Catalonia, one year later
A year after Catalonia’s botched declaration of independence, pro-independence parties still cling to power in the regional government but find themselves increasingly at odds with each other. Political gridlock has taken its toll on the Catalan economy, while urban dwellers are tilting toward the anti-independence camp. The choice appears to be between continued stalemate or an accommodation with Madrid, which would require a political realignment of pro-independence moderates with unionists.
The benefits of global tax games
The growth of global trade and rise of more sophisticated financial products from the late 1970s has encouraged in tax arbitrage by multinational firms and tax competition between governments. This phenomenon has become a fixation of global governance do-gooders and bureaucrats. Their seemingly innocuous push for international tax coordination and transparency, however, will have costs that are hard to measure.
Is the U.S. going back to the Western Balkans?
The United States is increasing its engagement with the Western Balkans on issues including security, energy and good governance. The administration is trying to reduce instability in the region, improve economic development and counter outside influence from countries like Russia and China. If these efforts are successful, U.S. capital investment will increase and the Balkans will move closer toward NATO membership.
Opinion: The United States should rein in the global tax bureaucrats
President Donald Trump was right to disrupt the G7’s efforts to promote “fair, progressive, effective and efficient tax systems.” The goal may seem innocuous, but it is quite the opposite – favoring large, intrusive governments at the expense of individual economic freedom. One of the most damaging proposals to create a global tax bureaucracy is the Base Erosion and Profit Shifting (BEPS) project – a pet scheme of the OECD.
Global competition for upstream oil and gas investment
The international energy community is usually divided on oil prices, since consumers like prices low and producers prefer them high. But one thing everyone agrees on is that the current environment of low oil prices is not encouraging investment, which could trigger an energy crisis down the road. This reasoning is logical, but overly simplistic.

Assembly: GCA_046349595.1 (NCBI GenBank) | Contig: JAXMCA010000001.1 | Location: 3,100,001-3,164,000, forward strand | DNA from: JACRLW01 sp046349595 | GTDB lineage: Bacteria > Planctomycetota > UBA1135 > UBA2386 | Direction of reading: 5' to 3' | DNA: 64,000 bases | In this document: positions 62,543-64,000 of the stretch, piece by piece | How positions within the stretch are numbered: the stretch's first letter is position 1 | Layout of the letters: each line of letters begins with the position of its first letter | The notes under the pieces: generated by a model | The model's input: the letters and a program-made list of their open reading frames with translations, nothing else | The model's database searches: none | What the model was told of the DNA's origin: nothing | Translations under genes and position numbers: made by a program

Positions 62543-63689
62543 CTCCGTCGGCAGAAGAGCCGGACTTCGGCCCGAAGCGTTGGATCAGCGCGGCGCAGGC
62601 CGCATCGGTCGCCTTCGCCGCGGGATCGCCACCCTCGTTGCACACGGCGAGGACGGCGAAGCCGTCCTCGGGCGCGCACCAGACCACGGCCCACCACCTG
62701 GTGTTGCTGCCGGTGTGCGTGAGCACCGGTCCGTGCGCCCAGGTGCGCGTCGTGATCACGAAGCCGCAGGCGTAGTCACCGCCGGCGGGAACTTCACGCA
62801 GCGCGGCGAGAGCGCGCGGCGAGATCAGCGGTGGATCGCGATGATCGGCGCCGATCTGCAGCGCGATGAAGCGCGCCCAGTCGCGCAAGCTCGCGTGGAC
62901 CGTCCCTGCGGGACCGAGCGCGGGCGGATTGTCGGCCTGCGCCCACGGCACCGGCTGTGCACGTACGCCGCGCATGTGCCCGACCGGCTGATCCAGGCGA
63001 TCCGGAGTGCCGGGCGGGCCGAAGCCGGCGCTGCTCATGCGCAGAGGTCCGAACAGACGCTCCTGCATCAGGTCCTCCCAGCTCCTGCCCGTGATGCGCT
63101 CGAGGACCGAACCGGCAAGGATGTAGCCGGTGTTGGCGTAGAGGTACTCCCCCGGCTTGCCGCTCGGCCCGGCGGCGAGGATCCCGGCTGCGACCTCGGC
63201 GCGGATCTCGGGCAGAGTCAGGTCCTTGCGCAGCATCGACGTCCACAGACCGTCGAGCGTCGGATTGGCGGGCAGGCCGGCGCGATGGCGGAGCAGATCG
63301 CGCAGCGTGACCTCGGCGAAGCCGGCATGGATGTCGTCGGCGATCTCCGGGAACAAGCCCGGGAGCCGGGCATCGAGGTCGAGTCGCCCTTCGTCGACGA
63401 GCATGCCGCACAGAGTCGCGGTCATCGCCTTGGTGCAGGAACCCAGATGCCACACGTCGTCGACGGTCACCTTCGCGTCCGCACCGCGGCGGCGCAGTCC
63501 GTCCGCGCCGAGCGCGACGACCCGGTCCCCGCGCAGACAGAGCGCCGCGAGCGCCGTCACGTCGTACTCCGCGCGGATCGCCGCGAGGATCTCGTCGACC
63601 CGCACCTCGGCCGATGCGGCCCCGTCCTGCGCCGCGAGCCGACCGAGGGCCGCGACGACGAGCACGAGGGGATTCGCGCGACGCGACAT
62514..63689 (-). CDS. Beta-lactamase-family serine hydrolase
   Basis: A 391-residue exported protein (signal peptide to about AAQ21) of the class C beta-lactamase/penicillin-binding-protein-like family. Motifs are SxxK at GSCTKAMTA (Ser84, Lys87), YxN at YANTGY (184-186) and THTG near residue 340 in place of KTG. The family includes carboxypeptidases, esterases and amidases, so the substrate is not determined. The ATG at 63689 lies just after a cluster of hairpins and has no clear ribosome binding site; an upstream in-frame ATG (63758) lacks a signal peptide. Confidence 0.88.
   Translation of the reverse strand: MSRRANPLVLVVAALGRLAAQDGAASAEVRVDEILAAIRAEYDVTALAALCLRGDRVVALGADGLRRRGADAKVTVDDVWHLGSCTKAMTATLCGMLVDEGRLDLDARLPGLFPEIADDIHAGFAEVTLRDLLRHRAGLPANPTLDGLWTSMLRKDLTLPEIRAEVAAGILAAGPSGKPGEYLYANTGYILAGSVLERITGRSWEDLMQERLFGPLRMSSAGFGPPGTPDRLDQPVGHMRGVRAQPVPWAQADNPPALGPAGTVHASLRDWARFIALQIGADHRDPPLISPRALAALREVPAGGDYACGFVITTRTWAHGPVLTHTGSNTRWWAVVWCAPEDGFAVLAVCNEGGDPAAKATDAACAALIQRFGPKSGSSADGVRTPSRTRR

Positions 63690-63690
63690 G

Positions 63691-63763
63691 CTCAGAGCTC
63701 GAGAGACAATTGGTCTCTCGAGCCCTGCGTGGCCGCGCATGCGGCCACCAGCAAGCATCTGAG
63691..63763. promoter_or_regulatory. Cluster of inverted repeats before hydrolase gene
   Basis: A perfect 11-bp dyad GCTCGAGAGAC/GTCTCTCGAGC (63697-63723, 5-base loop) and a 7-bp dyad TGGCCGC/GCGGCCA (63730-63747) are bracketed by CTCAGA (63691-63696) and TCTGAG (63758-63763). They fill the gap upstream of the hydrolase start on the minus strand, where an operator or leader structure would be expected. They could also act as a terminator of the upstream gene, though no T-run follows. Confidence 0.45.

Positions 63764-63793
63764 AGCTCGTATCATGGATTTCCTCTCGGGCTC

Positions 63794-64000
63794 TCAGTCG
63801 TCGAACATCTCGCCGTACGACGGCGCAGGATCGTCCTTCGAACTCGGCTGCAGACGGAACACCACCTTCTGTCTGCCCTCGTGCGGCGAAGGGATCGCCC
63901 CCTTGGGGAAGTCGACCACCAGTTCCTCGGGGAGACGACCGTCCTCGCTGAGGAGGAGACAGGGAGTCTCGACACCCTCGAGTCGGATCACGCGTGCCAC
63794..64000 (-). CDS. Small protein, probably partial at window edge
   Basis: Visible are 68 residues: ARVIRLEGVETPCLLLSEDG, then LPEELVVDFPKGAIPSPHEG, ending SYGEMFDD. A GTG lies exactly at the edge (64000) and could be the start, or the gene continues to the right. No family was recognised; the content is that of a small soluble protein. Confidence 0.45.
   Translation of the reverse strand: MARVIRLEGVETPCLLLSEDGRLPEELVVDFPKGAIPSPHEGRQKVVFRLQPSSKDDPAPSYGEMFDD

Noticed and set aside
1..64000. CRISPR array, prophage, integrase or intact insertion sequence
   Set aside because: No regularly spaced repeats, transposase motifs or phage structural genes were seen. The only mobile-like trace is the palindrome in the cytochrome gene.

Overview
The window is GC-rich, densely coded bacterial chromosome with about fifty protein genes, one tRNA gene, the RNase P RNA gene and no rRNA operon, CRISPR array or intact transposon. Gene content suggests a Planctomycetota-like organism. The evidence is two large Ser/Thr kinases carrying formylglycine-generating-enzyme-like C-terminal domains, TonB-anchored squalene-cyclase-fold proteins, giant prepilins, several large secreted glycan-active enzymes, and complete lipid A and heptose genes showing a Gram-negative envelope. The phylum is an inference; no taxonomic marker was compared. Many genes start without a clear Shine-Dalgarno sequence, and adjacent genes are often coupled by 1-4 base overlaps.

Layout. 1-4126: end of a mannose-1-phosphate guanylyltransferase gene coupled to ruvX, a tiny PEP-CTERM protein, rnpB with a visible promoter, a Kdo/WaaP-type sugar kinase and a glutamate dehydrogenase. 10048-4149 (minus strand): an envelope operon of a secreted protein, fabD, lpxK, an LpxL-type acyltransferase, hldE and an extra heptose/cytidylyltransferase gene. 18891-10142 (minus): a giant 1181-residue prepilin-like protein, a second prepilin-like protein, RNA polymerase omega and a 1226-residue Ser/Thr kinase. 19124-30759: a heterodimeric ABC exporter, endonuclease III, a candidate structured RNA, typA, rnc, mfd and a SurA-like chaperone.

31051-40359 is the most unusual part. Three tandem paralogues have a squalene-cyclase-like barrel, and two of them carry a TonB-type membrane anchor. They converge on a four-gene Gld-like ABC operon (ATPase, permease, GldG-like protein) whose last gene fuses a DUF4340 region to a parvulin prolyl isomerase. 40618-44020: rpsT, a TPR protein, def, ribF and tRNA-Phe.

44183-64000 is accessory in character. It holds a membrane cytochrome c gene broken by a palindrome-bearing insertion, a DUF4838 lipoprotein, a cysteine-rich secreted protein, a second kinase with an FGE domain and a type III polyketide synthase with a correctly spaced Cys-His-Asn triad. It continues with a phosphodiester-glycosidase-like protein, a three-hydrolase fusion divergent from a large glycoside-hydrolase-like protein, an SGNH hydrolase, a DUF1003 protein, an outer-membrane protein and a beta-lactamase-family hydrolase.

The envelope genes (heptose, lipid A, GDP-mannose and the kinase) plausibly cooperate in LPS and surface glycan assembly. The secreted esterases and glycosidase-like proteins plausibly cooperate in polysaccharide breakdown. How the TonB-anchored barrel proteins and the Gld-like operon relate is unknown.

Debate: What China’s new Silk Road means for Europe
In a debate last month in Warsaw, politicians, bankers and businessmen considered the implications for Europe of China's Belt and Road Initiative – likely to be Eurasia's largest infrastructure project in this century. It is both an economic opportunity and a portent of growing Chinese preeminence on the continent.
Olympic spending and democratic accountability
Rich, Western nations are less and less eager to host the Olympics. Dictatorships and countries with weak democracies are more than willing to take them on, however. That is because democratic societies have become aware of the costs, and their representatives are more accountable. Leaders in countries where freedoms are restricted see a chance to buff their image, and do not have to answer to the people.
A new Euro-Atlantic strategy for the Western Balkans
The European Union and the United States are again paying attention to the Western Balkans, trying to keep the region firmly within the EU and NATO orbit. But Angela Merkel’s ambitious plans for economic development will hinge on overcoming traditional animosities – especially the conflict between Serbia and Albania over Kosovo and Greek-Macedonian tensions – which have allowed Russia to reassert its influence.
Opinion: Trumponomics is worth a second look
President Donald Trump’s economic program is perceived by many as a recipe for disaster. But its most questionable, protectionist elements – such as the border adjustment tax – are unlikely to be implemented or could bring completely unexpected benefits. And the new administration’s plans for infrastructure and deregulation should bring positive effects.